The Case of the Wandering Uterus and Other Erroneous Definitions of the Word ‘Hysteria’

In a frenzied episode of SciShow, host Hank Green explains the very complicated, strange and frankly disconcerting history of the term “hysteria”. The term originated from hysterika – the Greek word for uterus. Before modern science of the 20th century, many unexplained female ailments were blamed upon the uterus and its odd ability to wander around and cause harm to a woman’s body when it was bored.

This might seem somewhat silly now since we know that the uterus mostly deals with reproduction, nurturing and housing fetuses, but at the time physicians didn’t really know how all that worked. So the most popular explanation and the weirdest was that hysteria was caused by a wandering uterus. …It could crush their intestines lungs or heart or create an empty cavern in their body all of which would supposedly cause those random symptoms one greek physician called this phenomenon ‘uterine melancholy’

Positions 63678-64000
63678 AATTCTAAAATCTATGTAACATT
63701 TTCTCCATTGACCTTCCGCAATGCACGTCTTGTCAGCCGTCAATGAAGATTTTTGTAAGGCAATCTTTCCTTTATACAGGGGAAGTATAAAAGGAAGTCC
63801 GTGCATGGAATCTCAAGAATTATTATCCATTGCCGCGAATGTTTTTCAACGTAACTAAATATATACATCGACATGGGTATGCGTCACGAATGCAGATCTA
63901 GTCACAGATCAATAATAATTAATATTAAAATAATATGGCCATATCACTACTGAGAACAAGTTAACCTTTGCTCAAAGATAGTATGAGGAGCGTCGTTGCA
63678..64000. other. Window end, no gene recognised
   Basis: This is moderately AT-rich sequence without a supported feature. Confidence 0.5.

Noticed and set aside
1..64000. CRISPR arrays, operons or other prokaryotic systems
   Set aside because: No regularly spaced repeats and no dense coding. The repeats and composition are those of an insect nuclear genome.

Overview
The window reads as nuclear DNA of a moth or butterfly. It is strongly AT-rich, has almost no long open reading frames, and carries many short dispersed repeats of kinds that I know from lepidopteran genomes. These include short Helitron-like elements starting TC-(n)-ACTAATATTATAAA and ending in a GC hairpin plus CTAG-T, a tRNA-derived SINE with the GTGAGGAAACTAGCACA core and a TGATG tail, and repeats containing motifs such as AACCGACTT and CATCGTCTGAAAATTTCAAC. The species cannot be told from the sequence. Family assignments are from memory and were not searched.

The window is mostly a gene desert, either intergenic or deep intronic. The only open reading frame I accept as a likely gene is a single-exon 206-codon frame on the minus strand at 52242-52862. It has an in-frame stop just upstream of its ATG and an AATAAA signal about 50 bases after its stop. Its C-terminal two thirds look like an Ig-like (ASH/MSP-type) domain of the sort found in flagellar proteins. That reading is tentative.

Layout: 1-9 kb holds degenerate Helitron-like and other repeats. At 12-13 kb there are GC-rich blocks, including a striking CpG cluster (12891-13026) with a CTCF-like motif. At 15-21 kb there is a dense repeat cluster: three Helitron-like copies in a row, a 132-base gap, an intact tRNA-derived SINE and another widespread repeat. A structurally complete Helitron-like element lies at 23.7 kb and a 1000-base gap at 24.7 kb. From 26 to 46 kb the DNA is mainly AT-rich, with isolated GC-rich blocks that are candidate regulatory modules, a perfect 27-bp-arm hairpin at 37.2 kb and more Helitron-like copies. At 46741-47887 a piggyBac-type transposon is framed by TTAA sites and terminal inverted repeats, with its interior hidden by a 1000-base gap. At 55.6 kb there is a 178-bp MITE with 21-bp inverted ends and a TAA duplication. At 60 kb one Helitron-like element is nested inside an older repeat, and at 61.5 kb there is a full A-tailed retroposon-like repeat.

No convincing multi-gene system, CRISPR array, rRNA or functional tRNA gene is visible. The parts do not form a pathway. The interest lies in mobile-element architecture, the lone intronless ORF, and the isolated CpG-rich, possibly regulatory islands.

This implausible theory was finally put to rest, but the term hysteria remained within the modern lexicon and is defined as “a state of extreme upset” most often applied to the non-gender specific conversion disorder.

Today many of the symptoms traditionally associated with hysteria are linked to things like clinical anxiety or depression instead. And hysteria got replaced by a kind of catch-all diagnosis called conversion disorder that’s when a patient has definite neurological symptoms like paralysis or blindness without any discernible cause

Lori Dorn
Lori Dorn

Lori is a Laughing Squid Contributing Editor based in New York City who has been writing blog posts for over a decade. She also enjoys making jewelry, playing guitar, taking photos and mixing craft cocktails.